America’s Leftist elites use their power to stroke their egos and, like Pharaoh, are unconcerned when ordinary people suffer from their hypocrisy.
One of the (many) good things about the Trump era is that Victor Davis Hanson seems to be on a perpetual roll, swatting away both the #Resistance crowd and the #NeverTrump crowd. His latest offering points to the epic hypocrisy that characterizes Leftist elites who have control over our schools, our media, our entertainment empire, and our bureaucracy:
So perhaps what drives proverbially average Americans crazy is not the success and money of others, but the condescension and hypocrisy of what a particular elite says contrasted with how it lives: The disconnect recalls the Reverend Jimmy Swaggart, the televangelist who on Sunday mornings three decades ago used to break into tears as he loudly condemned the sins of the flesh, while he privately indulged his worldly appetites.
Wealthy white college kids chant about the demon white privilege, going so far as to help demand racially segregated safe spaces, dorms, and, in one case currently in the news, temporary expulsion of white people from campus. They rage against a privilege that they enjoy and that their perceived targets — the unenlightened middle of America — do not. Yet one easy way of ending white privilege, to the extent that it exists, among elite enclaves would be to send one’s children to public high schools rich in diversity.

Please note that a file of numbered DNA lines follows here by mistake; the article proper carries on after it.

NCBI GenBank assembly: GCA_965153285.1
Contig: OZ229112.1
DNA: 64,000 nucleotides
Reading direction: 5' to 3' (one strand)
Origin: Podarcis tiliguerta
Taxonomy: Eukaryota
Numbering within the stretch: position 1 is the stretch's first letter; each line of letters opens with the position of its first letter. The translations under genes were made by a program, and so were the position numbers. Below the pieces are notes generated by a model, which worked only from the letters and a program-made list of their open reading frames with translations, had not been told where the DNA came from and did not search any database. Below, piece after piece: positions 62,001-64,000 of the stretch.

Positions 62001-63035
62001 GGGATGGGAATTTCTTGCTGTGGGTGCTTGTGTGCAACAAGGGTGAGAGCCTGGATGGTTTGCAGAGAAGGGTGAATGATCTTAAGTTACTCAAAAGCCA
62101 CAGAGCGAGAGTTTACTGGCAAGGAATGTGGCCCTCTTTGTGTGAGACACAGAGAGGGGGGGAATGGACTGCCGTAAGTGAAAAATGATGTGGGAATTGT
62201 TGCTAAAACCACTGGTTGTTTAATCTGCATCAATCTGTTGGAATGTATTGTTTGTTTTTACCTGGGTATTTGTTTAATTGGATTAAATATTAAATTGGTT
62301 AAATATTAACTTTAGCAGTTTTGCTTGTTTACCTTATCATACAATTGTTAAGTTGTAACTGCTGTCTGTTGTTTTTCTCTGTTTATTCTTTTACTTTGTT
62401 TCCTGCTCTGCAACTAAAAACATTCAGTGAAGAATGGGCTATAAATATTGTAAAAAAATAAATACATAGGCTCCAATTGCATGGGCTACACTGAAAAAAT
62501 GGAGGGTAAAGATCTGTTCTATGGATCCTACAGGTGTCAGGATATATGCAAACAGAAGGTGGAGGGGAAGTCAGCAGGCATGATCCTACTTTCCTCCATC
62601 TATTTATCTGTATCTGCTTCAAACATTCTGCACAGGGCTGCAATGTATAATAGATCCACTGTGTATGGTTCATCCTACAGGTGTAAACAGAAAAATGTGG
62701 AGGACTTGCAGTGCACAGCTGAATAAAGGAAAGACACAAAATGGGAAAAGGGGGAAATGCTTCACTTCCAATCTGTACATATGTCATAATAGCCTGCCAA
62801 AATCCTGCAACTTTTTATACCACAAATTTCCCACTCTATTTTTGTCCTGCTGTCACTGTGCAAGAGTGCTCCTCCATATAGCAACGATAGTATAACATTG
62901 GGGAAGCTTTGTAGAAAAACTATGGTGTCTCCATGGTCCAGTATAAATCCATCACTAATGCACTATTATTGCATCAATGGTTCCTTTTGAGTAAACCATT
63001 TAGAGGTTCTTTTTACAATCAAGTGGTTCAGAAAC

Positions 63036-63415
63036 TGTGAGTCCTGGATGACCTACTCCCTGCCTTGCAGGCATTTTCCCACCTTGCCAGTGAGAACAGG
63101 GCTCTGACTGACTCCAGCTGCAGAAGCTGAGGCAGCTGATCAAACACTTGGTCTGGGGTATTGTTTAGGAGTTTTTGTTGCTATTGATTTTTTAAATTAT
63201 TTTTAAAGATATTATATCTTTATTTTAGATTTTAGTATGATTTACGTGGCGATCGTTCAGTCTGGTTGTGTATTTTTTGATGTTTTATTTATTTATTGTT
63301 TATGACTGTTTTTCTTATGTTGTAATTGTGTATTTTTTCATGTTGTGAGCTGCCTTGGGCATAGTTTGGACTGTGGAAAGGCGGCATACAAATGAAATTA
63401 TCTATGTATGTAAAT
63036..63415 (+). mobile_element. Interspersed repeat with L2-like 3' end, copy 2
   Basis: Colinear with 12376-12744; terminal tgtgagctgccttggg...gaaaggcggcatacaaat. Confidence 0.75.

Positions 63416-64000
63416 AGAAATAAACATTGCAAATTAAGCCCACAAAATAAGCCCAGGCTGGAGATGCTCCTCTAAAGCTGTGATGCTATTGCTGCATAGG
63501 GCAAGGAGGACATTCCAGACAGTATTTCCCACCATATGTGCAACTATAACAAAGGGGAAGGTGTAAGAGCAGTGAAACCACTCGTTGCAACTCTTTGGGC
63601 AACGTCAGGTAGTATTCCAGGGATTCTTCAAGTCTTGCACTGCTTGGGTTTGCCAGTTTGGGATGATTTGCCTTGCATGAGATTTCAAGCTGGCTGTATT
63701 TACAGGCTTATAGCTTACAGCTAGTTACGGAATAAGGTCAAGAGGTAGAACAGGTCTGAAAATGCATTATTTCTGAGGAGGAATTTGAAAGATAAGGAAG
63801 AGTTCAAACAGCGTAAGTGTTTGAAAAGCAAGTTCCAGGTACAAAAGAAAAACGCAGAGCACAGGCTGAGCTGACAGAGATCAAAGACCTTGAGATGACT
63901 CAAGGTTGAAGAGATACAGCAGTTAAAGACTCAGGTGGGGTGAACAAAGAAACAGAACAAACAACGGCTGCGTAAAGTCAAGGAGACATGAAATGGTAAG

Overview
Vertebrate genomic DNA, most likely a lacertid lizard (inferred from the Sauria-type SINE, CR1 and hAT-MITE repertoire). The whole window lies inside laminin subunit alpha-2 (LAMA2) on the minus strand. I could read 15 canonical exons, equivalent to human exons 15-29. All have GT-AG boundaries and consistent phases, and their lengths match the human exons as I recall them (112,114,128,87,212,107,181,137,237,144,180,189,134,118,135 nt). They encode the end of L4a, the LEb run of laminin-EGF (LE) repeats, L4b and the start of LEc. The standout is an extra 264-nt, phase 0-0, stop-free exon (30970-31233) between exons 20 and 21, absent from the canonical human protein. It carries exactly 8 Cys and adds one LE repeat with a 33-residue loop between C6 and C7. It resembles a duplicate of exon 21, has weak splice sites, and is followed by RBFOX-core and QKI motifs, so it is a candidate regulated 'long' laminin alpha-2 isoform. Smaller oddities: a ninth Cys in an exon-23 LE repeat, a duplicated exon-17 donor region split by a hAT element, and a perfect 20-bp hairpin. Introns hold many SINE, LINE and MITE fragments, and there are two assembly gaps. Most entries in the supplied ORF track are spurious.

One wonders how many hecklers and disrupters at Middlebury College, to take one example, chose prep school when there were better opportunities to mingle with minorities at inner-city schools? And if they really wished to address culpable whites, shouldn’t the college sponsor field trips to rural Pennsylvania or southern Ohio where such chanting demonstrators might more directly address the targets of their ire?
If one believes that charter schools and vouchers weaken the public-school system, then an effective way to counter such challenges would be to put one’s own children in public classrooms rather than to deny the poor the ability to disconnect from the public schools for the same reasons that so many elites have. One of the most surreal paradoxes of Washington, D.C., is the number of progressives (including the former president of the United States) who put their children in Sidwell-Friends while passionately opposing charter schools and vouchers.
The list of progressive paradoxes is limitless: handgun possession by the law-abiding is a supposed catalyst for violence, but not for security details who surround Hollywood and political celebrities. Elites lecture Americans on their supposed – isms and -ologies (sexism, racism, nativism), but when such sins are endemic to Middle Eastern societies abroad or indeed among immigrant communities inside the West, they are paternalistically excused or ignored.